NORTH OF THE BORDER UPDATE
This article has been contributed to the blog by Marc Wasserman and Martino Calvaruso. Marc Wasserman is a partner in the insolvency and restructuring group of Osler, Hoskin & Harcourt LLP, and Martino Calvaruso is an associate in the group.
In Tucker v. Aero Inventory (UK) Limited, KPMG Inc., as trustee in bankruptcy (the “Trustee”) of Aero Inventory (UK) Limited and Aero Inventory plc (collectively, “Aero”) brought a motion before the Honourable Justice Morawetz of the Ontario Superior Court of Justice (Commercial List) (the “Court”) to have certain transactions between Aero and Air Canada declared void as preferences pursuant to Section 95 of the Bankruptcy and Insolvency Act (Canada) (the “BIA”). In connection therewith, the Trustee sought the return of U.S. $75 million to Aero’s bankruptcy estate from Air Canada (the “Preference Proceeds”).
Prior to determining the party entitled to the Preference Proceeds, the Court was faced with the following threshold issue: are the proceeds of a preference action under Section 95 of the BIA subject to the rights of secured creditors? Amongst other things, the decision in Aero Inventory is the Court’s determination of this question of law. The Trustee was of the view that the Preference Proceeds, once returned by Air Canada, would be subject to the rights of Aero’s secured creditors. Air Canada argued that any recovery from the preference motion should only be for the benefit of Aero’s unsecured creditors.
Following an extensive review of the relevant jurisprudence and the Trustee’s and Air Canada’s arguments in respect thereof, the Court agreed with the Trustee that the jurisprudence relating to whether the proceeds of a preference action are subject to the rights of secured creditors is “unclear and inconsistent”. However, the Court was of the view that such jurisprudence can be reconciled with a consistent application of (i) insolvency principles; and (ii) personal property security principles.
According to the Court, the key determining factor is whether the secured creditor has rights in the assets at the time they are subject to the preference transaction. If the debtor was in a position to transfer the assets subject to the preference action free and clear of the secured creditor’s interest (i.e., if the assets were subject to a floating charge that had not yet crystallized), then the secured creditor would have no claim in respect of the proceeds from a preference action. However, in circumstances where the assets subject to the preference action were transferred while they were subject to the claims of a secured creditor (i.e., if the assets were subject to a fixed charge), then the secured creditor would retain its ability to enforce its rights in respect of such assets or any proceeds arising from such assets.
The Court then proceeded to consider the analysis above in the context of the framework established by the BIA. The Court confirmed that Section 95 of the BIA is clear that only a trustee has the cause of action to have a transaction declared to be a preference (and therefore to be void as against the trustee). Nevertheless, the Court reasoned that simply because a party has the right to bring an action, such right is not necessarily determinative of whether that the party has the right to the proceeds of such action. The Court noted that the proceeds of any preference action are to be paid into the bankruptcy estate and distributed in accordance with Section 136 of the BIA, which provides that distributions are to be “[s]ubject to the rights of secured creditors”. Accordingly, amounts recovered by a trustee in bankruptcy for the benefit of the creditors of a bankruptcy estate are subject to the rights of the bankruptcy estate’s secured creditors. To the extent that a secured creditor has rights in the assets of a debtor and has a remedy against such assets if they are held by a third party, then such remedy and the resulting priority is not altered because a preference action was commenced by the trustee in bankruptcy.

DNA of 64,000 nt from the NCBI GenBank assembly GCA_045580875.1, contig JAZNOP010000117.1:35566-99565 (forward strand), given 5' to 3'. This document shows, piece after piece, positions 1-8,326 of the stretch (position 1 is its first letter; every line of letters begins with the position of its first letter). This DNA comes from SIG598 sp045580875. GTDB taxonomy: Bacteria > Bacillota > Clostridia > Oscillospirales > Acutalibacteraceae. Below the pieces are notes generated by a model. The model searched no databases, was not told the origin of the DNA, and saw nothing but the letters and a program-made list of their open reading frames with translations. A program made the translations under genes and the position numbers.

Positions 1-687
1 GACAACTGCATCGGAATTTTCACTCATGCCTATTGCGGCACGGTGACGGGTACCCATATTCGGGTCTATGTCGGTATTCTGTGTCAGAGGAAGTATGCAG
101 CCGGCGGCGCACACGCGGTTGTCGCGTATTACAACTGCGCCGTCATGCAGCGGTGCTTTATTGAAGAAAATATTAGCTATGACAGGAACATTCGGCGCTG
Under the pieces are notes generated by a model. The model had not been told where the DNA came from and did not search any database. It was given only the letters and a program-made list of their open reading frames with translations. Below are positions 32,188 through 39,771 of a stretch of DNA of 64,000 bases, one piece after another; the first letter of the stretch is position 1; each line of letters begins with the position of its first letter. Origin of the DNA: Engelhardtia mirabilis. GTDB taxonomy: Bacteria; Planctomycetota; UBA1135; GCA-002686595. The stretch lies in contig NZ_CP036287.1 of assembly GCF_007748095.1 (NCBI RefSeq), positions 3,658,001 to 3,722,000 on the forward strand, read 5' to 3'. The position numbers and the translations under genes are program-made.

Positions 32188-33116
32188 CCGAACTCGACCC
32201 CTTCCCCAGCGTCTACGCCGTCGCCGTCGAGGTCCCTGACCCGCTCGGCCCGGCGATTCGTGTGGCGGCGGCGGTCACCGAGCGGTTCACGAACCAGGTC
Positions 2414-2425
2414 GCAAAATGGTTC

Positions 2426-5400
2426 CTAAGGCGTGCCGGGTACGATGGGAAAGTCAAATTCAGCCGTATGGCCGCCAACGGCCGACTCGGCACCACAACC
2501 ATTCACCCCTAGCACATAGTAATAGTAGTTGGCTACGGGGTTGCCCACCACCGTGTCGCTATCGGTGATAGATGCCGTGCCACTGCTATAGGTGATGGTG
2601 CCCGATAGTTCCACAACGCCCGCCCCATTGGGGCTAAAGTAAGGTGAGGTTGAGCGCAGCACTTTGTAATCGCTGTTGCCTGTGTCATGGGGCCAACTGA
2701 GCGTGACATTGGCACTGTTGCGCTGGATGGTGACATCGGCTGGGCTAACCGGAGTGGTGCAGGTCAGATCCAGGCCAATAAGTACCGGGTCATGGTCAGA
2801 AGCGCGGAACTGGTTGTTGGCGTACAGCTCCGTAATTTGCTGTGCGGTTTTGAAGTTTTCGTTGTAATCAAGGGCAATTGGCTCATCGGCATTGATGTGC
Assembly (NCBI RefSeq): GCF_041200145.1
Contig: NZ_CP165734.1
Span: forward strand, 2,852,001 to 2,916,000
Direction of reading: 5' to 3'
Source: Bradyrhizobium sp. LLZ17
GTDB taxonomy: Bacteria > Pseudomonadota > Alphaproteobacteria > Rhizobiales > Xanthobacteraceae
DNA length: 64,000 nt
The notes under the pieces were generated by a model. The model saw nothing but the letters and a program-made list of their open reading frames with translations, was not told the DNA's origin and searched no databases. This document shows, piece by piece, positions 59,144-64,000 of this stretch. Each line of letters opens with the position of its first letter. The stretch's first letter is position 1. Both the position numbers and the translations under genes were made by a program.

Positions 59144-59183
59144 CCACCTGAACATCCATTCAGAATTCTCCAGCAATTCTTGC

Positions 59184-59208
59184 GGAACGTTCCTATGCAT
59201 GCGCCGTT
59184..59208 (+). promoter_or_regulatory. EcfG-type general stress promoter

The Court summarized its disposition as follows:
- a trustee in bankruptcy (or a Section 38 BIA assignee) is the only party that can bring a preference action in bankruptcy proceedings;
- the proceeds recovered by the trustee are brought into the estate;
- distribution under the BIA is subject to the rights of recovery of secured creditors;
- the bringing of a preference action and the recovery of proceeds does not preclude secured creditors from pursuing whatever remedies they may have under the provisions of the security agreement and relevant statutes.
Moreover, according to the Court, “overall, the objective of the preference action is to void preference transactions for the benefit of creditors, while recognizing legitimate security interests”.
To many in the insolvency community, prior to the Court’s decision in Aero Inventory, the state of the law was that the proceeds of a preference action under Section 95 of the BIA were not subject to the rights of secured creditors. As such, to these individuals, the Court’s decision in Aero Inventory represents a significant change in the law. Moving forward, it will be interesting to observe how the decision in Aero Inventory impacts the actions of trustees in bankruptcy and secured creditors.
Lastly, the Court remained silent as to who is the appropriate party to be responsible for the payment of professional fees in connection with a preference motion that is only for the benefit of an estate’s secured creditor(s). If such fees are to be borne by the bankruptcy estate, then unsecured creditors will effectively be funding the secured creditors’ recovery from the alleged preference transaction.